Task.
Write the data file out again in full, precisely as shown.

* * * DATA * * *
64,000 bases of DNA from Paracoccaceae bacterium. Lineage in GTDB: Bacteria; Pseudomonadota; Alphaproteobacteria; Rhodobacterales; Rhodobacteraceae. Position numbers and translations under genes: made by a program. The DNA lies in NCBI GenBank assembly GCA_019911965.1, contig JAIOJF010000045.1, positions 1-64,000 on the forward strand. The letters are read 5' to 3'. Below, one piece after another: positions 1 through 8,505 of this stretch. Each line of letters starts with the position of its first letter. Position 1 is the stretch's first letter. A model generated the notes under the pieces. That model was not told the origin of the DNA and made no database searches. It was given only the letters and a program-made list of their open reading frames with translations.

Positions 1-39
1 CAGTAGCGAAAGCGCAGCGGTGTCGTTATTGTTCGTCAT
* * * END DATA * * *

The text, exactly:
64,000 bases of DNA from Paracoccaceae bacterium. Lineage in GTDB: Bacteria; Pseudomonadota; Alphaproteobacteria; Rhodobacterales; Rhodobacteraceae. Position numbers and translations under genes: made by a program. The DNA lies in NCBI GenBank assembly GCA_019911965.1, contig JAIOJF010000045.1, positions 1-64,000 on the forward strand. The letters are read 5' to 3'. Below, one piece after another: positions 1 through 8,505 of this stretch. Each line of letters starts with the position of its first letter. Position 1 is the stretch's first letter. A model generated the notes under the pieces. That model was not told the origin of the DNA and made no database searches. It was given only the letters and a program-made list of their open reading frames with translations.

Positions 1-39
1 CAGTAGCGAAAGCGCAGCGGTGTCGTTATTGTTCGTCAT